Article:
How do migratory birds find their way
Bird migration is a fascinating phenomenon. Each autumn, millions (if not billions) of birds migrate through our country to spend the winter in more southern regions. After months of absence, they then return the next spring to breed and raise their young in our country or further north.
How do inexperienced birds, that are still to make their very first migration, know where to go? Is the route (the direction and distance) coded in their genes, or do birds learn the route by following experienced adults. Very little is known about this. Yet, finding an answer to this question is very important when we want to understand how fast migratory birds can adjust their migration routes when their environment changes. Change may mean that areas that they once used during migration or in winter, become unsuitable, but change may also be positive, when areas become more suitable because of improved protection.
Why is this important to know?
The extent to which migration routes are shaped by genetic versus environmental factors will determine how fast migratory species can adjust their migration routes to a changing world. If migration routes are primarily shaped by genes, the rate of adaptation depends on the amount of genetic variation as well as generation time. For long-lived species with long generation times, like spoonbills, natural selection of suitable 'migration-genes' through 'survival of the fittest' is a rather slow process. If young birds learn the migration routes from adult conspecifics, the rate of adaptation is expected to be relatively quick, as young birds will not follow migration routes that are no longer suitable, since the adults that followed these routes will not have survived. Besides using social information, young birds also experience food availability and weather conditions themselves, at stopover sites and during migration, which may affect their decision to continue migration or stay at a site, or to change the course of migration, which may lead to faster adaptation of migration routes.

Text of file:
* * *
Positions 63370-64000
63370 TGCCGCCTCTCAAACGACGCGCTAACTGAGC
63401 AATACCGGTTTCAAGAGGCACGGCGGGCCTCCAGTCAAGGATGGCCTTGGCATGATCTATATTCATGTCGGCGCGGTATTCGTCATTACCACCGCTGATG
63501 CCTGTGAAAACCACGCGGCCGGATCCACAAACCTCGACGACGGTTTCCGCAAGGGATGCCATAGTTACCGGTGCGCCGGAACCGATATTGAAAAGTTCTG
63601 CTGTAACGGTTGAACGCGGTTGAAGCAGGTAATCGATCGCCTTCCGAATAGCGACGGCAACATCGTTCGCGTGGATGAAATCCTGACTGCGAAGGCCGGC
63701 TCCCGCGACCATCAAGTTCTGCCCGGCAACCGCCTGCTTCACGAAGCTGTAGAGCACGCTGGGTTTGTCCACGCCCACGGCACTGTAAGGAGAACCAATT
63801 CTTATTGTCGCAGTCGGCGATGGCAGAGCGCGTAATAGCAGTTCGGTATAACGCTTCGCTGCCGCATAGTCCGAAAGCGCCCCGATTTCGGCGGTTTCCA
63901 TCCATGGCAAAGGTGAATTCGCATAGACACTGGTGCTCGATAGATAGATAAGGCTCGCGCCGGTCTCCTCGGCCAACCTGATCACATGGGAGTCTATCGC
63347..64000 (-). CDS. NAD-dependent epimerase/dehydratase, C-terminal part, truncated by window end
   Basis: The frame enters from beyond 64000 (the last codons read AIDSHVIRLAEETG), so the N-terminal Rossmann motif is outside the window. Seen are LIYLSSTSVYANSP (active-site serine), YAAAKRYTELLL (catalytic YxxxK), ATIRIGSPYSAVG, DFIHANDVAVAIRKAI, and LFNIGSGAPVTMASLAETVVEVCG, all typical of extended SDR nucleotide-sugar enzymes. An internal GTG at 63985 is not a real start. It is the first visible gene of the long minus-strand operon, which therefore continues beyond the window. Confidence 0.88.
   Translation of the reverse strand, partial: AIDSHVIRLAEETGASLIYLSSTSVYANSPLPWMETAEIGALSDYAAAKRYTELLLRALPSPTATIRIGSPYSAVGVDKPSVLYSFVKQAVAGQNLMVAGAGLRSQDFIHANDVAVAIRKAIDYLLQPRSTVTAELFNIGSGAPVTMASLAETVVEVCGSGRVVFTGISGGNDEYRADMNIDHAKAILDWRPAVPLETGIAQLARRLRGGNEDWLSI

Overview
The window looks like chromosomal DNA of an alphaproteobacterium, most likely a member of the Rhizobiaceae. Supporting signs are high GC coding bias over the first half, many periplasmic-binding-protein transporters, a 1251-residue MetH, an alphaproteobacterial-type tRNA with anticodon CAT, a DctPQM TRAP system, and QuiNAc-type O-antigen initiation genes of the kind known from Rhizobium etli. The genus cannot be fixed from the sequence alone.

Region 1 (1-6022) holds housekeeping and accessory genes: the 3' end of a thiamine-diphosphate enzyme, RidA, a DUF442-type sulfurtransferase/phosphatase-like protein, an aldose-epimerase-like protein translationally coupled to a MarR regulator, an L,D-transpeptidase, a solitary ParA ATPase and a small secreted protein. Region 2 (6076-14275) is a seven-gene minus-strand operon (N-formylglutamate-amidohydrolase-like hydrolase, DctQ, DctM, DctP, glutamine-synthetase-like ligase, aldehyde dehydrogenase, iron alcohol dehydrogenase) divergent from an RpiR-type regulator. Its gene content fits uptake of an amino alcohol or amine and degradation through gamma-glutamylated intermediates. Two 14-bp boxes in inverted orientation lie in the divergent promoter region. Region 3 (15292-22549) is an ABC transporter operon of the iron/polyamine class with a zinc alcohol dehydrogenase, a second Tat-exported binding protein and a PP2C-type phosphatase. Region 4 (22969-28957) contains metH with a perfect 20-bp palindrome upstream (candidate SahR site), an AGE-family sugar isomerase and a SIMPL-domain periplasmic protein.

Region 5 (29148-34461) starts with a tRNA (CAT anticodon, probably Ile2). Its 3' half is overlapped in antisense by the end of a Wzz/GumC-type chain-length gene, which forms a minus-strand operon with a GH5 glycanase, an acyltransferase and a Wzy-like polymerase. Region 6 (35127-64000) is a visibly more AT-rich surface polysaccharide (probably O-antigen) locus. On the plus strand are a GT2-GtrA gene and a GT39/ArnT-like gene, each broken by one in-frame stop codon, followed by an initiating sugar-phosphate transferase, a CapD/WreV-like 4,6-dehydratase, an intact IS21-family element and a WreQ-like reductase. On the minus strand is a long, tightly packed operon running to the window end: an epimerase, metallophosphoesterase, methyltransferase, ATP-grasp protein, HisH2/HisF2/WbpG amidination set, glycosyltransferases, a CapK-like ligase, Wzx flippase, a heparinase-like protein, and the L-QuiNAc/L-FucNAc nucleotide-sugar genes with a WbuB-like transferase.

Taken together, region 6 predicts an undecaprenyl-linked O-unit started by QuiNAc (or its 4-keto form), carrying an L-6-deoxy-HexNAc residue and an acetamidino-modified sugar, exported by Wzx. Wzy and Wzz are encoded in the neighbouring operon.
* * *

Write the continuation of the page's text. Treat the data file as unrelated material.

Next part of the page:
Implications for conservation
This study will teach us about the factors that shape migration routes of young spoonbills, which will affect the capacities and constraints of spoonbills in particular, and migratory birds in general, to adjust their migration routes to changes in their environment. In addition, tracking spoonbills with transmitters, as well as with colour-rings, gives us more insight into (changes in) the key areas that are used by spoonbills throughout the annual cycle and how site use is associated with survival. This information can be used to better protect the wetlands (e.g. estuaries, tidal basins, ricefields, salt ponds) that are of key importance for spoonbills, and likely also for many other water- and shorebirds.
What do we know?
Some studies performed in captivity showed a genetic basis for the direction in which birds fly, and for the period during which they exhibit ‘zugunruhe’. ‘Zugunruhe’ is a term for the restless behaviour that migratory birds display when they are kept in captivity during the period that their wild conspecifics are migrating. In contrast, studies that followed wild birds with transmitters revealed that the environment plays an important role in shaping the migration routes of young, inexperienced, birds. For example, the migration routes of young Honey Buzzards are strongly shaped by wind direction and wind speed during migration, while young White Storks survive better, and young Lesser Spotted Eagles find more suitable migration routes, when they migrate together with experienced adults.
Aim of the project
Until now, the genetic basis of migration distance and direction has only been studied in the lab, while the importance of environmental factors has been studied in populations with unknown genetic variation in migration distance and direction. Therefore, we do not know to what extent the individual variation in migration routes that we observe in the wild is shaped by genetic variation or by variation in the environment that young birds experience during their first southward migration. Environmental variation includes the role of social information from experienced adults, food availability, geographical barriers (many birds avoid crossing large water bodies and mountain ranges) and weather conditions. This VENI project aims to contribute to closing this knowledge gap by studying in concert the role of genetic and environmental factors in shaping individual migration routes, using the Eurasian Spoonbill as a model system.